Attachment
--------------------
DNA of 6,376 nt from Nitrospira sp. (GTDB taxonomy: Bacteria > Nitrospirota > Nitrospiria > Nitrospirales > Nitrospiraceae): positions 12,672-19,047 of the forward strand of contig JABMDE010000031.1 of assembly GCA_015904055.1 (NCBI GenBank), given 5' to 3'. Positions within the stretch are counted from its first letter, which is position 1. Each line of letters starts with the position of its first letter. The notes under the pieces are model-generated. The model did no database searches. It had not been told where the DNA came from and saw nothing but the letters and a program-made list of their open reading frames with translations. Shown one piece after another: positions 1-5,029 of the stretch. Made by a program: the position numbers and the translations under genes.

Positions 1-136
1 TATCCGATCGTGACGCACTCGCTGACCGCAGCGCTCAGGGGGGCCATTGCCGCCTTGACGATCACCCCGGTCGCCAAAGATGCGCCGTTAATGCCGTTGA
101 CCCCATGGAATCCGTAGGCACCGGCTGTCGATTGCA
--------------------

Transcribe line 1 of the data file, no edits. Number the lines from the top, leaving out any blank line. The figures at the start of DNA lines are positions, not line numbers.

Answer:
DNA of 6,376 nt from Nitrospira sp. (GTDB taxonomy: Bacteria > Nitrospirota > Nitrospiria > Nitrospirales > Nitrospiraceae): positions 12,672-19,047 of the forward strand of contig JABMDE010000031.1 of assembly GCA_015904055.1 (NCBI GenBank), given 5' to 3'. Positions within the stretch are counted from its first letter, which is position 1. Each line of letters starts with the position of its first letter. The notes under the pieces are model-generated. The model did no database searches. It had not been told where the DNA came from and saw nothing but the letters and a program-made list of their open reading frames with translations. Shown one piece after another: positions 1-5,029 of the stretch. Made by a program: the position numbers and the translations under genes.